More Americans are recognizing the strategic importance of the Asia-Pacific as the U.S. rebalances its forces in the region. By Scott A. Snyder
The Chicago Council on Global Affairs 2014 survey released last month entitled “Foreign Policy in the Age of Retrenchment” reports that over 40 percent of Americans believe that the United States should “stay out” rather than take an active part in global affairs. But the survey also shows that over four-fifths of Americans believe that the United States should continue to show strong leadership in world affairs. Possibly the strongest counter-arguments for smart American leadership versus isolationism and retrenchment are expressed in poll results regarding American attitudes toward its alliances in Asia. This is an important finding because it shows growing American understanding of the importance of Asia and growing support for the strategic value of the U.S. rebalance to Asia.
New analysis of the Chicago Council survey results on Asian issues by Dina Smeltz and Craig Kafura shows that over three-fifths of Americans now express support for the U.S. rebalance to Asia and that American favorability toward its two closest American allies in the region, Japan and South Korea, have reached their highest levels since the poll was started. Sixty-two percent of Americans recognize that Japan is one of America’s top ten trading partners and 64 percent support a long-term U.S. military presence in South Korea. While 59 percent of Americans surveyed prioritize building the alliances over partnership with China, two-thirds of Americans continue to say that the United States should seek friendly cooperation and engagement with China. Over 63 percent of Americans support the Trans-Pacific Partnership and over 72 percent of Americans support free trade agreements as an effective way to pursue U.S. foreign policy goals.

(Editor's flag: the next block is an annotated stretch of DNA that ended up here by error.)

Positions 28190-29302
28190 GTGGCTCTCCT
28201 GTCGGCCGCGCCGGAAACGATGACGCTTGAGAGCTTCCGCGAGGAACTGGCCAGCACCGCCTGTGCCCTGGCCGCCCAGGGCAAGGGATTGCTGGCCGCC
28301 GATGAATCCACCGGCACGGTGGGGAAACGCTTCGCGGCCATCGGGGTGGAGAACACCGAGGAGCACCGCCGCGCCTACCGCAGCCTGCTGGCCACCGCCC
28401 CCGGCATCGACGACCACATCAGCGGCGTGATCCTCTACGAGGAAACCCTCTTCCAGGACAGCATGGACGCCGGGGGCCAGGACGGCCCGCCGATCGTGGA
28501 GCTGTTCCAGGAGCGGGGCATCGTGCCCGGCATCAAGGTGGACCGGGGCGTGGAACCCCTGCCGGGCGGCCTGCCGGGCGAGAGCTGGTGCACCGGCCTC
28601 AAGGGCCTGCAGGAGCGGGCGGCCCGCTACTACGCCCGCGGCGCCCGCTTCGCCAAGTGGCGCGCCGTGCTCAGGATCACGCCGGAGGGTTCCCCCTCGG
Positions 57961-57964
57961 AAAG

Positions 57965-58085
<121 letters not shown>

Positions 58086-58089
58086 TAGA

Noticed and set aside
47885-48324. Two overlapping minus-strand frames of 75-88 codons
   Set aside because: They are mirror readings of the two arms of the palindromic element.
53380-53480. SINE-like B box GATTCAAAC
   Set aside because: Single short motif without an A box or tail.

Analysis of the Chicago Council poll results for Japan by Michael Green of CSIS underscores the high level of trust among Americans toward Japan, rating Japan fourth globally in favorability (at 62 out of 100) behind only Canada (79), Great Britain (74), and Germany (65). Over four-fifths of Americans think of the United States and Japan as mostly partners rather than mostly rivals, and Americans recognize that Japan is an “important global player,” just behind the United States, China, and the European Union. Green finds that Americans and Japanese mostly concur in their respective threat assessments, recognizing a need for talks with North Korea despite widespread public distrust. On China, Green finds that American and Japanese concerns overlap, but that there is a gap in the intensity of American and Japanese concern over the possibility that a territorial dispute may arise between Japan and China.
My review of the Chicago Council poll results for Korea shows a growing gap in American favorability toward South Korea (55 out of 100) versus North Korea, which at 23 out of 100 scored the lowest favorability among nations included in the poll. Despite an ongoing diplomatic stalemate between the United States and North Korea over its nuclear weapons program, 85 percent of Americans continue to favor the use of diplomacy over military options for dealing with North Korea. However, reflecting rising frustration, two-thirds of Americans would support interdiction of North Korean ships suspected of trafficking in nuclear materials and arms in line with UN Security Council resolutions passed following each of North Korea’s three nuclear tests. Although the poll results clearly show that Americans regarding use of force on the Korean peninsula as a last resort, 47 percent of Americans support sending U.S. troops to defend South Korea, the highest recorded level of support since 1974.
A final area of concern remains the fact that despite clearly increased favorability of South Korean and Japanese allies in the eyes of Americans, the relationship between Japan and South Korea remains fraught. South Korean and Japanese polls show strikingly low levels of trust toward each other, and disconcerting pluralities in both countries even see the other as a potential military threat. While the U.S. Department of State has clearly stated it will not mediate between its two allies, it would be to America’s benefit if current high levels of American public goodwill toward its two closest allies were contagious enough to influence their attitudes toward each other.
This post appears courtesy of CFR.org.